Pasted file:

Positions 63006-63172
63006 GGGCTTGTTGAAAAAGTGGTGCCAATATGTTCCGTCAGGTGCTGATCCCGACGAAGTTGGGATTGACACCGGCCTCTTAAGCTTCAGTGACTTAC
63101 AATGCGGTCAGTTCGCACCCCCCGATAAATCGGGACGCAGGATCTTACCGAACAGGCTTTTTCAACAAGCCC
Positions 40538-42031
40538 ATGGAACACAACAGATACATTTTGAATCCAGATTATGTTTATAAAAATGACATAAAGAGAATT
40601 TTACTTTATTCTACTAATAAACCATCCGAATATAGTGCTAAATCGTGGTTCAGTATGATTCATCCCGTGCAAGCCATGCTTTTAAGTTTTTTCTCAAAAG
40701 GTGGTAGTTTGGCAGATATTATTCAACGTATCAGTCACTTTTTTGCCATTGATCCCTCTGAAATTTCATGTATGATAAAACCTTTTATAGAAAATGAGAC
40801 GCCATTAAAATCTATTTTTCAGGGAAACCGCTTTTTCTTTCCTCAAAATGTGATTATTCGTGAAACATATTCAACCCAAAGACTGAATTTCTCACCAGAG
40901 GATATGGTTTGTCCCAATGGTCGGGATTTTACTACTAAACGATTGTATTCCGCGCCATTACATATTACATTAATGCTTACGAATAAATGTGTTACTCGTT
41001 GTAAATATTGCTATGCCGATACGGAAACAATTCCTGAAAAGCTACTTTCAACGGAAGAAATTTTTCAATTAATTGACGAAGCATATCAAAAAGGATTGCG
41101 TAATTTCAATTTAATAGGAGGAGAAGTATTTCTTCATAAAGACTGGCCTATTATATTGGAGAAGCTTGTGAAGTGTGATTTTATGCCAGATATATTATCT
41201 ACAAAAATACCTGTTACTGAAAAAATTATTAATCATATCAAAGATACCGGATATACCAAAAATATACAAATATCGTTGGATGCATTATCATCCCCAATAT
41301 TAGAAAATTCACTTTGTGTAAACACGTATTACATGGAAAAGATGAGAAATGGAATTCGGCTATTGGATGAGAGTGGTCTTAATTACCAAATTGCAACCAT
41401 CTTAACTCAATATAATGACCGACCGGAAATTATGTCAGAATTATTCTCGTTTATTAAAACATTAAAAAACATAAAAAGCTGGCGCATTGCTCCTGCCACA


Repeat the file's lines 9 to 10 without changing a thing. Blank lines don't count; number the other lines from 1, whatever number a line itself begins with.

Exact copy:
40901 GATATGGTTTGTCCCAATGGTCGGGATTTTACTACTAAACGATTGTATTCCGCGCCATTACATATTACATTAATGCTTACGAATAAATGTGTTACTCGTT
41001 GTAAATATTGCTATGCCGATACGGAAACAATTCCTGAAAAGCTACTTTCAACGGAAGAAATTTTTCAATTAATTGACGAAGCATATCAAAAAGGATTGCG